Gas retail deregulation – Victoria leads the way

Replacing retail price regulation for gas and electricity in Victoria, a comprehensive program of price monitoring by the Essential Services Commission of Victoria has been established to supplement the significant array of non-price consumer protections that already exist for Victorian consumers.

The State Government has retained a reserve power to re-impose price regulation where competition is found to no longer be effective, however in practice the reversal process would be quite detailed, involving a full market review by the Australian Energy Markets Commission. Because of this, the industry remains confident that the Victorian deregulation is for the long term. The Victorian Government can certainly rest assured that in gas and electricity retailing the very decision to remove price regulation, which had been the major regulatory risk for industry participants, will presage even more fierce competition in the Victorian market.

The increase in competition became evident when the first round of retailer “˜default tariffs’ for 2009 were revealed in January, which showed increases of around half those of the year before, when regulation was in place. While retail tariffs are determined mostly by wholesale gas and electricity costs, as well as network charges, the first round of pricing by the newly deregulated retail sector ended the argument that this would lead to profiteering by the industry. In a competitive retail market for homogenised products like gas and electricity, there is no such thing as market power.

International evidence has shown that Victoria is as competitive as it gets when it comes to gas and electricity retailing. World Retail Energy Market rankings released last year by Finnish utility think tank, Vaasaett, showed that in retail markets open to full retail competition Victoria led the world in customer switching. One of the main drivers of that switching is the high level of gas reticulation in Victoria, which in turn has led to higher household and commercial gas consumption. So-called “˜dual fuel’ contracts offered by retailers have proven to be a major attraction to Victorian consumers and have helped to drive their participation in the competitive retail market.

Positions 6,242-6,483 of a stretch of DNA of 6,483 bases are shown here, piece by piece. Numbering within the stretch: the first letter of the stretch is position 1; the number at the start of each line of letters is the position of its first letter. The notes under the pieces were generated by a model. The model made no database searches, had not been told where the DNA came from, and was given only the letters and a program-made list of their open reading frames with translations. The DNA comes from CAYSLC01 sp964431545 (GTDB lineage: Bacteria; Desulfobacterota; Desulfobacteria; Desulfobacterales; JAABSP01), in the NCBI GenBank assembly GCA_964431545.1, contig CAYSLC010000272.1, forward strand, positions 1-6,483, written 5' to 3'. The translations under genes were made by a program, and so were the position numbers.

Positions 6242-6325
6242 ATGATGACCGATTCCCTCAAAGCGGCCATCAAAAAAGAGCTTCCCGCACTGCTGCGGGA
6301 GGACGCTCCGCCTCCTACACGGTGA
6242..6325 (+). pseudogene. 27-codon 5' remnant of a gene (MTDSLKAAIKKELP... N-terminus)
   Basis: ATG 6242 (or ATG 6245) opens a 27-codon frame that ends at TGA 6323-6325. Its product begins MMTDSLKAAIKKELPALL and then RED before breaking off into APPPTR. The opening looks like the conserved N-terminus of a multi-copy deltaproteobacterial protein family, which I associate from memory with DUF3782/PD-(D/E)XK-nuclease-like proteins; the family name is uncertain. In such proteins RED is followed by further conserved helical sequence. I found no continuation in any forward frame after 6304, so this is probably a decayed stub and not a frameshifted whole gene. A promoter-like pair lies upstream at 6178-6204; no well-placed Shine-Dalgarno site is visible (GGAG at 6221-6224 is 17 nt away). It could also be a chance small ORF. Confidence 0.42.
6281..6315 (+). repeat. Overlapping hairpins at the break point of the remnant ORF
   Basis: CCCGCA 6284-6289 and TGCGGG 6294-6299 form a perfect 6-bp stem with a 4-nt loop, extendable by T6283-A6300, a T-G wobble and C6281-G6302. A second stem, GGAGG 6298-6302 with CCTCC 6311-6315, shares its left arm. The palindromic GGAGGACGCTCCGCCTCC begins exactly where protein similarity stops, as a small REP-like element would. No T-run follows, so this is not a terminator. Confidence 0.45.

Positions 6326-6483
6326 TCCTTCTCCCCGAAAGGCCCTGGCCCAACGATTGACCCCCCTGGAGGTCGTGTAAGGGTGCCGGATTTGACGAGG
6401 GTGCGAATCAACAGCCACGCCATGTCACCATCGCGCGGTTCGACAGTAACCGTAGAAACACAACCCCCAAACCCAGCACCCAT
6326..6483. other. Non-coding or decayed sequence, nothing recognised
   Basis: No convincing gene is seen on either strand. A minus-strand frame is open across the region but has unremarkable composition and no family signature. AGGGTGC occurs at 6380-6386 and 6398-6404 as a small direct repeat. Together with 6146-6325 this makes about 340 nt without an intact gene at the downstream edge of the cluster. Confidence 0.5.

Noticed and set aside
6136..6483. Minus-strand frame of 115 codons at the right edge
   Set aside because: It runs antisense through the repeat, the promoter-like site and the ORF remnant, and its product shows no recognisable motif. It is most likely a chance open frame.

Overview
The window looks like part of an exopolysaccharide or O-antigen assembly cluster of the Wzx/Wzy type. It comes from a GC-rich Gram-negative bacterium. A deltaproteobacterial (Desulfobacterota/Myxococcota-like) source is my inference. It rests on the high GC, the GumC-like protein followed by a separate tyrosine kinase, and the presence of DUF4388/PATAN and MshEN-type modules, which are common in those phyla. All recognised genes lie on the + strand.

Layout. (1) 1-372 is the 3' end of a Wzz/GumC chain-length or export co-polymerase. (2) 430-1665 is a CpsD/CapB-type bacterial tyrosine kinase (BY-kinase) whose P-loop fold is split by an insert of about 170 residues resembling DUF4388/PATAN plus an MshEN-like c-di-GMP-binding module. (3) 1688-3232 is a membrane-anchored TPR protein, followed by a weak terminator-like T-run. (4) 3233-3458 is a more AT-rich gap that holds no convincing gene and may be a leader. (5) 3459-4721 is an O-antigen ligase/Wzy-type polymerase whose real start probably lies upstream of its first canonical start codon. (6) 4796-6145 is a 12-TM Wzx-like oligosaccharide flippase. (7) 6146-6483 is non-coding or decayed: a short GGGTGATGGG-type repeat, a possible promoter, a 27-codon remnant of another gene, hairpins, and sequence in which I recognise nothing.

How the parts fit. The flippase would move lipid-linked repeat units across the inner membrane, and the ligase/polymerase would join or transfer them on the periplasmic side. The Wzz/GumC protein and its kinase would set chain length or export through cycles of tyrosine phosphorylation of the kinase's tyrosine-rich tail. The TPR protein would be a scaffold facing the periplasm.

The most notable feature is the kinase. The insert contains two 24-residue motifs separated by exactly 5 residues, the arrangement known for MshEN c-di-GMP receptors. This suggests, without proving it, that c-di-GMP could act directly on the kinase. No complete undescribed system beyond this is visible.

The other major factor has been the success of the Victorian Government, over a number of years, in getting their energy market structures right and in setting cost reflective tariffs. Those tariffs have been set with sufficient margin to attract new entrant retailers to the market, who then ensure that competition for customers keeps prices at efficient levels. Added to this is the more customer-focused approach brought about by competition.

The fact that Victoria no longer requires retail price regulation has even greater relevance as the challenges of climate change are dealt with. In other states where price regulation is in place, and where, in many cases, tariffs already do not reflect costs, state governments and their regulators will find themselves trying to deal with the “˜pass through’ challenges of the Federal Government’s Carbon Pollution Reduction Scheme (CPRS). Failure to ensure “˜pass through’ of the CPRS will subsequently delay or even stymie the development of the low emissions generation technology that all governments say they are committed to. This is not just a risk for the states abd territories but for the Federal Government’s entire emissions reduction strategy.

By removing retail price regulation, investors in Victoria will be in a stronger position to help the state adjust over time from its dependence on emissions intensive brown coal. To a large degree, more gas-fired generation will be part of this adjustment process. So too will be renewables such as wind power, which will be advantaged by the Federal Government’s National Renewable Energy Target. Because of its intermittent nature, wind is also likely to require more gas-fired “˜back-up’ plants.

The greater role gas will play in electricity generation will itself present challenges to the retail sector as it could provoke more volatility in gas markets. For this reason governments have attempted to provide more transparency to gas markets through establishing a bulletin board, designing a short term trading market and creating a national gas and energy market operator.

All of these steps are supported by retailers but none are more significant in ensuring that competition and investment continue in Victoria than the State Government’s decision to remove retail price caps. In this respect, the Brumby Government deserves credit for showing leadership in preparing its state for a climate-challenged future in which gas will have a critical role to play.

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